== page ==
Holy Island, also known as Lindisfarne, lies off the coast of northeast England and is accessible only via a paved causeway at low tide. It’s a wild, remote place, fringed by miles of golden beaches with fascinating rock pools and rolling dunes.
The main beach is lined with upturned fishing vessels, which were once part of a 19th-century herring fleet and now serve as work sheds. Also on the island are the ruins of a 7th-century Benedictine priory and a 16th-century castle, built in defense of England against the Scots. Only 160 people live here, and the pace of life is slow.
The Whin Sill or Great Whin Sill is a tabular layer of the igneous rock dolerite in County Durham, Northumberland and Cumbria in the northeast of England. It lies partly in the North Pennines Area of Outstanding Natural Beauty and partly in Northumberland National Park and stretches from Teesdale northwards towards Berwick.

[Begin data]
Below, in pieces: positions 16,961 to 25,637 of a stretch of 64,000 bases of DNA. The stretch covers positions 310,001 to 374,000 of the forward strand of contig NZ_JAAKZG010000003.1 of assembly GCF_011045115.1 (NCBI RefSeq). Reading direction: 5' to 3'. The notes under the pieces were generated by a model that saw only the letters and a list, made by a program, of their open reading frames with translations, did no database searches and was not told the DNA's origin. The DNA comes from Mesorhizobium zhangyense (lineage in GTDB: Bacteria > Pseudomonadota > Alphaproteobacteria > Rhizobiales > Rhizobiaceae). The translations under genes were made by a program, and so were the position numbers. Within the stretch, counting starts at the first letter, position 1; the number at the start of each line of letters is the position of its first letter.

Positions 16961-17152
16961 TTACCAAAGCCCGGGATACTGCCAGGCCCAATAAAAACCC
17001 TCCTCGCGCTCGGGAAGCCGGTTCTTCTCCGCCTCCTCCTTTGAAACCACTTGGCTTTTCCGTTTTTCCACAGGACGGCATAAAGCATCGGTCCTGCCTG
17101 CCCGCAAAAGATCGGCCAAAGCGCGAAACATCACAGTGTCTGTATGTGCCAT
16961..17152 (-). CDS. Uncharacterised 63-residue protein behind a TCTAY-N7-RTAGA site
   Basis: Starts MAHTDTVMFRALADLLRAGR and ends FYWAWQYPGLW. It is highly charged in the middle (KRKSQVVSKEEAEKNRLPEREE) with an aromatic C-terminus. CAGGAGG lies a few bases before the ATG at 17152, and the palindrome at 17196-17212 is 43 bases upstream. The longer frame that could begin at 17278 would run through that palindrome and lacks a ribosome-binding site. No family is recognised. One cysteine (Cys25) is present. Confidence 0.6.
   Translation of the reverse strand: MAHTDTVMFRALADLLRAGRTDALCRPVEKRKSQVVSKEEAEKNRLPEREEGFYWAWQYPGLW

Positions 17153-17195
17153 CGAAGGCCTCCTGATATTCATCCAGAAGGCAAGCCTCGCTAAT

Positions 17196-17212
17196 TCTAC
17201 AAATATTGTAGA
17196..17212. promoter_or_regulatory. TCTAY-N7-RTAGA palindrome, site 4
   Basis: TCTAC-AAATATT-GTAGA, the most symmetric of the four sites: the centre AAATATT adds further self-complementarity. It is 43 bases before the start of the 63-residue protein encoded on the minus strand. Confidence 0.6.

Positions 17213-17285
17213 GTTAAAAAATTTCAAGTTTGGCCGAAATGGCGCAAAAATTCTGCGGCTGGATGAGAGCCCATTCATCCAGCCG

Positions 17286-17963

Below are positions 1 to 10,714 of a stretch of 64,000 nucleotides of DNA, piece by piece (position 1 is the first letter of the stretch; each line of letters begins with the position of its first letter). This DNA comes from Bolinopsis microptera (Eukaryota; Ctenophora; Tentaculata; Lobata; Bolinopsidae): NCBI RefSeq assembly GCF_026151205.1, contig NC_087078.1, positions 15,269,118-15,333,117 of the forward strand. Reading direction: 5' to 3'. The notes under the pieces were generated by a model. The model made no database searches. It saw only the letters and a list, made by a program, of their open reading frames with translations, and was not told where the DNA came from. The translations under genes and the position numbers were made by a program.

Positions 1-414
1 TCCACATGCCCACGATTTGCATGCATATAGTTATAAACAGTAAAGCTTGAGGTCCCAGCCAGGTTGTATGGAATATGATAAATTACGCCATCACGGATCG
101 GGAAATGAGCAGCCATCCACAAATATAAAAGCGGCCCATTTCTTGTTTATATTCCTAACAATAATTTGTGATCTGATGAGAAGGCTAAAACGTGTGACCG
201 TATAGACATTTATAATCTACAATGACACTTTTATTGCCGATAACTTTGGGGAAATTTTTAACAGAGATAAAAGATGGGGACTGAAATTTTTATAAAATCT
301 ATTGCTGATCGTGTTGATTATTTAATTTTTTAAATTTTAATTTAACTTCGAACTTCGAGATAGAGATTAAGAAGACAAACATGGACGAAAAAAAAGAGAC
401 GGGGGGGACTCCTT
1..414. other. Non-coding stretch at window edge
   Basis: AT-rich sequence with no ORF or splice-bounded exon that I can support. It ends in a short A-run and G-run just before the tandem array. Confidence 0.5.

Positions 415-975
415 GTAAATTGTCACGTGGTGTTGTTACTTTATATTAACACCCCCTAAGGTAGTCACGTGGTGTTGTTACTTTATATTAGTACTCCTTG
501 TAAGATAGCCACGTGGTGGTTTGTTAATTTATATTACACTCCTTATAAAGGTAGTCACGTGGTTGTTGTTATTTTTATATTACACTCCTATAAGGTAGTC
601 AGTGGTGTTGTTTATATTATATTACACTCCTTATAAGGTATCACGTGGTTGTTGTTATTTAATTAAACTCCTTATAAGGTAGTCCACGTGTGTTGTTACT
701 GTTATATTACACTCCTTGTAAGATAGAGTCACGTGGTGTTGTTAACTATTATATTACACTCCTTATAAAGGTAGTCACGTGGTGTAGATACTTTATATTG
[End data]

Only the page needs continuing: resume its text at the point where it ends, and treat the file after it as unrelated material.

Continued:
It is one of the key natural features of the North Pennines. A major outcrop is at the High Force waterfall in Teesdale. Bamburgh Castle, Dunstanburgh Castle, Lindisfarne Castle and stretches of Hadrian’s Wall all strategically take advantage of high, rocky cliff lines formed by the sill.
The Whin Sill complex is usually divided into three components: Holy Island Sill, Alnwick Sill and the Hadrian’s Wall-Pennines Sill, which were created by separate magma flows, but at about the same time. The Little Whin Sill is an associated formation to the south, in Weardale. Wikipedia